Transferring MP3s to another computer
Patrick Marshall answers readers' questions. This week: transferring MP3s; Windows 7 freezing; a possible Google issue
Special to The Seattle Times
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Q: I am wondering how or if I can transfer MP3 files from Windows Media Player, where I have all my playlists, onto a flash drive to export them to another computer. My MP3 player stopped being recognized by my desk computer running Vista. I have tried looking online for any information on resolving this issue. Maybe it would be easier to purchase a new MP3 player but I don't want to start all over again.
— Michael Dunn
A: You can just use Windows Explorer to copy the files to the flash drive. All you need to do is find out where those files are stored. To do so, go into Media Player and find your list of songs. Right-click on one of them and select "Properties." You'll then be able to see the path where the files are stored.
Q: My Hewlett-Packard computer running Windows 7 freezes in the middle of whatever I am typing. First the "hand" freezes; after a couple of seconds a circle surrounded by a black ring and a black line through the center appears. After several more seconds I can continue. Do you know the cause of it?
— Howard Zeck
A: Unfortunately, there are quite a few potential causes. The first thing I'd check is the mouse. If it's a wireless mouse it may be experiencing interference from another device. Or the mouse's battery may be very low.
If that's not the problem, troubleshooting gets a lot trickier. It sounds like something is draining your system resources, but what might it be? A virus or other malware? Or it could be a problem with a legitimate application.
Before doing anything else, I'd make sure my anti-virus program has recently done a complete scan, and I'd also run an anti-malware program.
If they don't turn up anything, it's time for the Task Manager. Click on the Processes tab to see what applications are running and how much memory they are consuming. The bad news is that the process names often aren't revealing as to the applications they are associated with, so identifying the source of problem may also require some searching on the Internet. When you find the problem program, if it's legitimate you'll want to reinstall it.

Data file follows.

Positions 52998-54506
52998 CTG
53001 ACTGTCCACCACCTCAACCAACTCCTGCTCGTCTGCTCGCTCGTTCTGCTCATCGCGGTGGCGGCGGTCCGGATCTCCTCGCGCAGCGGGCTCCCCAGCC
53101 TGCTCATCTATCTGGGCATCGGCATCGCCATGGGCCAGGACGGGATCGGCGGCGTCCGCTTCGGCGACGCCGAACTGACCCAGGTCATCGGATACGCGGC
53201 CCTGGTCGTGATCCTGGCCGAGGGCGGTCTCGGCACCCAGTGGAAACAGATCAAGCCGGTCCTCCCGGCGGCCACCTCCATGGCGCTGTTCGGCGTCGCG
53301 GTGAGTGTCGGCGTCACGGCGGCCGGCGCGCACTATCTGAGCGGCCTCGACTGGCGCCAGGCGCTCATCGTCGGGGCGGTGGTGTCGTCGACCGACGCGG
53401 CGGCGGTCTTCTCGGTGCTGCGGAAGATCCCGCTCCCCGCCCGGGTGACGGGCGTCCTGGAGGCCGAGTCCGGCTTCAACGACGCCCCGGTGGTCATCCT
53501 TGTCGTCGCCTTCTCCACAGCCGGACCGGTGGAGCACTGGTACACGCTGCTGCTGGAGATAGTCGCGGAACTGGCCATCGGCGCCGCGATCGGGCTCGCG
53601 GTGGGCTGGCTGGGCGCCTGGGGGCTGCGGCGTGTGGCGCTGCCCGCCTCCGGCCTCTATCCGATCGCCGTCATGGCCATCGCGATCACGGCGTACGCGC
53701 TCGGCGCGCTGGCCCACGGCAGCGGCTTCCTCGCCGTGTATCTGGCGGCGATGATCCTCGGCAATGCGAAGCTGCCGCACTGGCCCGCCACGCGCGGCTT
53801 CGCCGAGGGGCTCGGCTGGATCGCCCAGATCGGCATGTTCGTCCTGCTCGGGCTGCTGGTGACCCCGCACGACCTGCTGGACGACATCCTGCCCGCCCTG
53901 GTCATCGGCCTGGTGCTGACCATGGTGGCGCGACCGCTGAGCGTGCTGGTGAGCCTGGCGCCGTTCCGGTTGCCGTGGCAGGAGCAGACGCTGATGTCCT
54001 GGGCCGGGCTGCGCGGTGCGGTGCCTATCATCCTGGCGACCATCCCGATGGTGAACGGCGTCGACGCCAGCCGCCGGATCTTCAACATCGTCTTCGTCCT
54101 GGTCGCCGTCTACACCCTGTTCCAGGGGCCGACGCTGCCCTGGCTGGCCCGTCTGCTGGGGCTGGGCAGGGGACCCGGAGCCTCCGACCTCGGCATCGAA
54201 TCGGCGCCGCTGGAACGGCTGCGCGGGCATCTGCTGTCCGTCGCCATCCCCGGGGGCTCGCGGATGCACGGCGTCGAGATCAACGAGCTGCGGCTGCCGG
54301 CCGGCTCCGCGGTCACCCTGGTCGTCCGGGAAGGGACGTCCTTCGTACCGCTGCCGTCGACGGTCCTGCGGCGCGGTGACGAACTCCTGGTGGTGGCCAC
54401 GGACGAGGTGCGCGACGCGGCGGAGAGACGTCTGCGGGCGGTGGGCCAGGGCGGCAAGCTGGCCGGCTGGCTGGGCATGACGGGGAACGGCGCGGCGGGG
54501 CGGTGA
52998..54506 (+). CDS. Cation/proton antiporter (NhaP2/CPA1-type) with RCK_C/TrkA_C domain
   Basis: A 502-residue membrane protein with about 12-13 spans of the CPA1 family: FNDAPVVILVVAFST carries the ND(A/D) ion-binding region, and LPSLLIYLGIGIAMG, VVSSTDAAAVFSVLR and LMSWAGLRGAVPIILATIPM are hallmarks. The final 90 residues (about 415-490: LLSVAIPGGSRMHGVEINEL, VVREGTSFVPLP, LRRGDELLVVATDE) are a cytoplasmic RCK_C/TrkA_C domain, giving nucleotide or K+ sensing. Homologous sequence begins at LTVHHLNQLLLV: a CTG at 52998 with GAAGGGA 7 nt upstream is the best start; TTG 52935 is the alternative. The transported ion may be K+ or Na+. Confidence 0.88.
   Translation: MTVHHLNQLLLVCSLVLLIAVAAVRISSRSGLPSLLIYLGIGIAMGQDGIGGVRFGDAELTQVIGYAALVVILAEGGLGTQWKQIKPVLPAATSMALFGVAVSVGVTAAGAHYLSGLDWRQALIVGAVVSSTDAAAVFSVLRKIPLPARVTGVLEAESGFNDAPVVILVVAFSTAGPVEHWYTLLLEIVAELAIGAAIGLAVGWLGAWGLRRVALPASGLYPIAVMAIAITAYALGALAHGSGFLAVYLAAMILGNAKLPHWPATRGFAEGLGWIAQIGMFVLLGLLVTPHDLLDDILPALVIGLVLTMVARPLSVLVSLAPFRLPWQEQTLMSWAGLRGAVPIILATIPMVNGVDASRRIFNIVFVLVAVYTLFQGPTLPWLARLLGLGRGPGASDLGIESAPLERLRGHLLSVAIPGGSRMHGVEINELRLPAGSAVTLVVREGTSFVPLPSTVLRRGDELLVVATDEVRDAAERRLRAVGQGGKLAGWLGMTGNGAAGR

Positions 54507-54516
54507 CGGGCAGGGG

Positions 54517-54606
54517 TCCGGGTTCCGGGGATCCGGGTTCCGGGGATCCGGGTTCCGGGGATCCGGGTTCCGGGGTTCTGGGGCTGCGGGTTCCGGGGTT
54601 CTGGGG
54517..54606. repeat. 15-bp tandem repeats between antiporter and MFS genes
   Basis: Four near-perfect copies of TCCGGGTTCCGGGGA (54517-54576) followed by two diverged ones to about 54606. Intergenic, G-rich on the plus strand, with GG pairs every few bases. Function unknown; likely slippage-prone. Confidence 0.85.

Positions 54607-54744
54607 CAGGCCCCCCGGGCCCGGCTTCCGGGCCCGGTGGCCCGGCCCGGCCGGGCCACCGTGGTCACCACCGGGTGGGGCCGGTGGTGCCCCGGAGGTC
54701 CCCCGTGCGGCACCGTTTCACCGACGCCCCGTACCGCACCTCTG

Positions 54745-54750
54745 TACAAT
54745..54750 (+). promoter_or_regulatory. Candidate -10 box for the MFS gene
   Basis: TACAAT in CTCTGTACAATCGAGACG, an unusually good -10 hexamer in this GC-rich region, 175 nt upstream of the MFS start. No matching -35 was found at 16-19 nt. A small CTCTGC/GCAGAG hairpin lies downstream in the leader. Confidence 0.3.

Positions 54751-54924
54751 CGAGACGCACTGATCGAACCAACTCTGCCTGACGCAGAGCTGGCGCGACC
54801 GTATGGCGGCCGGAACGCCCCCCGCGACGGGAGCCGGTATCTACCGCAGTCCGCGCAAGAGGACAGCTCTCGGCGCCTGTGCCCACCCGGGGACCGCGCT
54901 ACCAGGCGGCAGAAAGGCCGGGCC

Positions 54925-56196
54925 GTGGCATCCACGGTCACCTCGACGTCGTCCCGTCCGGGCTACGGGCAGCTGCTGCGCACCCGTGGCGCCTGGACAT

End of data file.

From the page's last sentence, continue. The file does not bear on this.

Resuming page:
Q: When I enter the first keystroke on the Comcast Infinity home page, be it a number or a letter, the history additive that Google has added to its software to "help" the user pick out a subject locks up the operation of the computer for up to a minute before it will allow anything else to happen. After a period of time, the computer will start to operate again so that the rest of the initial keystroke entry can be finished and the computer can do its thing.
Also, after transferring the computer screen to the first page of listings, standard computer operations can then take place. But, if for some reason one would have to go back to the home page, the same problem comes up again. Is there some way that the history section of Google can either be shut down or eliminated — because it does exactly nothing but take up disk space and aggravate me to no end?
— Scott McKie
A: I wouldn't be too sure it's the history function. It may the browser itself. If it were me, the first I'd do is to try it with a different browser. If that solves the problem either switch to using that browser or you could try reinstalling your current browser.
If that's not the problem, try a different search engine. If that solves the problem I'd try uninstalling and then reinstalling the Google Toolbar.
Questions for Patrick Marshall may be sent by email to email@example.com or firstname.lastname@example.org, or by mail at Q&A/Technology, The Seattle Times, P.O. Box 70, Seattle, WA 98111. More columns at www.seattletimes.com/